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In this issue we continue our discussion of topics important to protection professionals. After discussing the concepts for protection of transmission lines around the world, now we are going to talk about electric power systems analysis from the point of view of protection.

The work of a protection specialist in many ways is similar to what a detective needs to do. It actually goes beyond that, because while Sherlock Holmes needs just his magnifying glass and pipe to solve a crime that has already occurred, we need a very different set of tools not only to solve a system event after it happens, but also to design and configure the protection, automation and control system in a way that will prevent such an event.

Like detectives we first need to collect the evidence. This requires a trained eye that can recognize something significant that may look like garbage to everybody else. But a trained eye is not sufficient. Powerful tools can definitely help us to figure out not only what happened, but also when and where. If we keep the detective analogy in mind, this is like asking today’s investigators to use only a magnifying glass instead of DNA testing, microscopes, spectral analysis and other available tools.

Understanding when an event occurred is another important task in our detective work. Modern protection IEDs provide time stamping of different events based on relatively accurate time synchronization. However, we usually do not think about when the time-stamp was actually put on the event. For example, if the device senses the change of state of a breaker based on monitoring of its binary inputs, the enabling of filtering and the frequency of checking of the inputs may have a significant impact on the accuracy of the time stamp.

Fault locators are another very powerful tool that helps us answer the question of where a fault occurred. Here again we need to understand the limitations of single-ended fault location algorithms and the benefits of double-ended methods. The impact of mutual coupling and unbalanced configurations should be considered.

The task to prevent some system events from happening can also be achieved by using the twenty first century technology available to us. We already made the transition from electromechanical relays to microprocessor based multifunctional protection, automation and control intelligent electronic devices. However, even though we have advanced programs for fault analysis and protection coordination, they are predominantly based on sequence components for modeling the generators, transformers and power lines. They were used for calculation of fault currents and voltages when the main tool available to us was a slide-rule.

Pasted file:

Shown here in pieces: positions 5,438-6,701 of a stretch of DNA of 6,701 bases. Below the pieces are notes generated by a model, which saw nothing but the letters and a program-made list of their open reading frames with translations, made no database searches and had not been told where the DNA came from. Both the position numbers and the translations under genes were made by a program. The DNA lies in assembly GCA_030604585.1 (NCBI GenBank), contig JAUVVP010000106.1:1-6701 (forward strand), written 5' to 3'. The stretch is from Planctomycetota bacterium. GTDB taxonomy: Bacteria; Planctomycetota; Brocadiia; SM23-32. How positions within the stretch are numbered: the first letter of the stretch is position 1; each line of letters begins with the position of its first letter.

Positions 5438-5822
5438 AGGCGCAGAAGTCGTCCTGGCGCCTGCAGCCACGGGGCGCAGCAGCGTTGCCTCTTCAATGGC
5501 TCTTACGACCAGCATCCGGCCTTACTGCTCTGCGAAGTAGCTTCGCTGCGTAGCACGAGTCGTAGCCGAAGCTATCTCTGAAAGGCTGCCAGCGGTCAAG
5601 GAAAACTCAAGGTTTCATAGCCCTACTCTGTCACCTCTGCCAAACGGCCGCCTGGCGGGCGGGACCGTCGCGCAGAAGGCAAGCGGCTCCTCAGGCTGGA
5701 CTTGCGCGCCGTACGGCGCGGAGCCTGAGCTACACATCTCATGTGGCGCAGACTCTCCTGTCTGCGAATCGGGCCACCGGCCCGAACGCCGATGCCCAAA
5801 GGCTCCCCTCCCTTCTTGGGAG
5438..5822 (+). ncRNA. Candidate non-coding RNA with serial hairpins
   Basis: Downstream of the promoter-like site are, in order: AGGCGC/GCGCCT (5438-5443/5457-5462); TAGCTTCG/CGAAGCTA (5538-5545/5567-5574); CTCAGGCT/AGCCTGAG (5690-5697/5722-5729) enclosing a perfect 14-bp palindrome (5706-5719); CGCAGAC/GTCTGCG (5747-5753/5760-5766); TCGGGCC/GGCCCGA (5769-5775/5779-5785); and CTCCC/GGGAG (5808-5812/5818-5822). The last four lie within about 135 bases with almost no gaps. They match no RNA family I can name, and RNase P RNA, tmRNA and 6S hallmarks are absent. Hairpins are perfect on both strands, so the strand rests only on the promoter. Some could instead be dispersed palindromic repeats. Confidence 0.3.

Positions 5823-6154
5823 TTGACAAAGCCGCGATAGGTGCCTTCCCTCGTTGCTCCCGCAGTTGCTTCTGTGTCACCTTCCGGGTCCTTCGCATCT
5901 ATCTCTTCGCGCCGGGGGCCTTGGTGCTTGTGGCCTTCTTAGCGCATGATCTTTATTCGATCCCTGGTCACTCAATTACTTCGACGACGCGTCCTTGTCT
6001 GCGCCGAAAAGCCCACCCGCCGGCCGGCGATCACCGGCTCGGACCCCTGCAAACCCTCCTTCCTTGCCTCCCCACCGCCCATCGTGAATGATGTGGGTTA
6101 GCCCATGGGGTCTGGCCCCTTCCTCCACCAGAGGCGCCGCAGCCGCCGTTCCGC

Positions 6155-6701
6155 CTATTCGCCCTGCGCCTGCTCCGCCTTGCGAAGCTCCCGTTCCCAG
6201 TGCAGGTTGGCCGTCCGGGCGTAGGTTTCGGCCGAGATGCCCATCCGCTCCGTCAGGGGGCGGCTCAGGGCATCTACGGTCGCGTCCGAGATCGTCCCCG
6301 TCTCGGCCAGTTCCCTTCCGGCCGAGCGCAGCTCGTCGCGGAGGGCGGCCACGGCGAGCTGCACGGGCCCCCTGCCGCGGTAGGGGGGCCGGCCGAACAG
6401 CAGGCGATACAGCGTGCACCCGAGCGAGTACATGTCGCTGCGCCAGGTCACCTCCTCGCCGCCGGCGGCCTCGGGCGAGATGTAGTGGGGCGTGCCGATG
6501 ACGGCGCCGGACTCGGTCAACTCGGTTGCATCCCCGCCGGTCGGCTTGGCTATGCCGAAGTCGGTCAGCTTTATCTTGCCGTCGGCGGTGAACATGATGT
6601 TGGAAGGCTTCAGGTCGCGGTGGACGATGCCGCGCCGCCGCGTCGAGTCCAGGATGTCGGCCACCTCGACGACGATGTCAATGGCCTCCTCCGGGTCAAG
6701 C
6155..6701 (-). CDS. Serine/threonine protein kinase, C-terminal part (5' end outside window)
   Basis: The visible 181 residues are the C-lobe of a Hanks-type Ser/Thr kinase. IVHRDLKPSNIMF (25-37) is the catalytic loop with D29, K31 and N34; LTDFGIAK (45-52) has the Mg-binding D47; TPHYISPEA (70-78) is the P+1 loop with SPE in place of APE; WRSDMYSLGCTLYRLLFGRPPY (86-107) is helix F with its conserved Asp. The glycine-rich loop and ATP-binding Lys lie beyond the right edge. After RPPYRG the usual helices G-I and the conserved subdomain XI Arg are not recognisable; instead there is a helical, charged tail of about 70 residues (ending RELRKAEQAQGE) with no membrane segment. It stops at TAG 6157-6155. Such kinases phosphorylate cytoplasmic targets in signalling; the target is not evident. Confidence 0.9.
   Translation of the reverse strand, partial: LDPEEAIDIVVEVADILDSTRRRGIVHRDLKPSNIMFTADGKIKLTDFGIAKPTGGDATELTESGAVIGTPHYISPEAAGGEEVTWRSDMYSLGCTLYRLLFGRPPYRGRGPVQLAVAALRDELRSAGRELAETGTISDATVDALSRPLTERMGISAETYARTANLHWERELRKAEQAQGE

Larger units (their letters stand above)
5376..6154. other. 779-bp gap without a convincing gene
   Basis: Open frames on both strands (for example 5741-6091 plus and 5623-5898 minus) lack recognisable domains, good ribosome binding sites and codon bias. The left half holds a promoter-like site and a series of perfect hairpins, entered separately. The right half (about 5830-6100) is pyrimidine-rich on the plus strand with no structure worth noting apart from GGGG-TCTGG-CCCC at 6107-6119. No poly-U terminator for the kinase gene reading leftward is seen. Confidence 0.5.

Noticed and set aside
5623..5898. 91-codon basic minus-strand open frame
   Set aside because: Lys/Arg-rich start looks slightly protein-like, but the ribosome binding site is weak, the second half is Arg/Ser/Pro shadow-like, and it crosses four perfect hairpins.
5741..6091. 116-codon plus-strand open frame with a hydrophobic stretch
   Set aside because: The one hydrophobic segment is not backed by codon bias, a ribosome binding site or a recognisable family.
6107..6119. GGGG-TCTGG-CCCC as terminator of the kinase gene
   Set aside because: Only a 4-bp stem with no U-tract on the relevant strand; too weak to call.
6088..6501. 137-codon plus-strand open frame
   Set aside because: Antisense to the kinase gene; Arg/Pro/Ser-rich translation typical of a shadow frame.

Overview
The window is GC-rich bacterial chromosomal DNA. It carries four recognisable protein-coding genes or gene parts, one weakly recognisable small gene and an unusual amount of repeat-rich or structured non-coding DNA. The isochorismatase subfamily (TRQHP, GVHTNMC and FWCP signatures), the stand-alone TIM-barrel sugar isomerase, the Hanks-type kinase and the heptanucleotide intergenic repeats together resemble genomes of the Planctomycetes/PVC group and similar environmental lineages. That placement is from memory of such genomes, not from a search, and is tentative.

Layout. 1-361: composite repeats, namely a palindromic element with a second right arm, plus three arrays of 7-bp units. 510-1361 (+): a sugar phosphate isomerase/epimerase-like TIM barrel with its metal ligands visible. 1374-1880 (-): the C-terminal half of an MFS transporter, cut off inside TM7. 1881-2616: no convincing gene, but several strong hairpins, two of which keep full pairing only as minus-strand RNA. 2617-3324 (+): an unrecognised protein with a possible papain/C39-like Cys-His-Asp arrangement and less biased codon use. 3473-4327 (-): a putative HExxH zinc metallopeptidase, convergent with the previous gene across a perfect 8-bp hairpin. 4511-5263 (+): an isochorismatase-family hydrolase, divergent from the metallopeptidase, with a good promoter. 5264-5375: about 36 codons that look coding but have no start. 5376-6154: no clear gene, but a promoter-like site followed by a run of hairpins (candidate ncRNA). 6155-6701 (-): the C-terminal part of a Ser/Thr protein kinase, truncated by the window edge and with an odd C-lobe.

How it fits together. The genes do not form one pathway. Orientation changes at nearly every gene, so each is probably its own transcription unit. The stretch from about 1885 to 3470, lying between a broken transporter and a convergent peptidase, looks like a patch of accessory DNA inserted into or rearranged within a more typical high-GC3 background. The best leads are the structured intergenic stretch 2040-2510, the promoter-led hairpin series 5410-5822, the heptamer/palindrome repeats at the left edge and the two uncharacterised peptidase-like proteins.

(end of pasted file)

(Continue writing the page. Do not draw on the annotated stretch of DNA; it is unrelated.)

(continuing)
The problem is that sequence components work well for a balanced system. But in real life most transmission lines are untransposed, with unsymmetrical configuration and running in parallel with other lines with the same or different voltage. Modeling such systems with symmetrical components introduces errors that may lead to relay misoperation followed by local or wide area disturbance.

It is important to also understand that the model usually used is based on the sub-transient impedance of the generators. We know that this model is valid only during the first few cycles after a fault occurs in the system. So we need to be aware of what impact this may have on the coordination of protection elements that have longer time delays.

Modeling of the protection relay characteristics as generic mho or quadrilateral introduces another level of uncertainty in the performance of a protection device under real system conditions.

The use of electromagnetic transient programs can significantly improve the accuracy of the analysis of possible fault conditions in systems with different configurations. Accurate modeling not only of the distance characteristic, but also all other components of the distance protection function can bring the coordination and relay setting process to a different level.

I hope that the articles in this issue are going to trigger some reaction from you and start a process of change that will allow us to better design, configure and operate protection systems. It is clear that we can change the way we do things. As Leo Tolstoy said:

Everyone thinks of changing the world, but no one thinks of changing himself.

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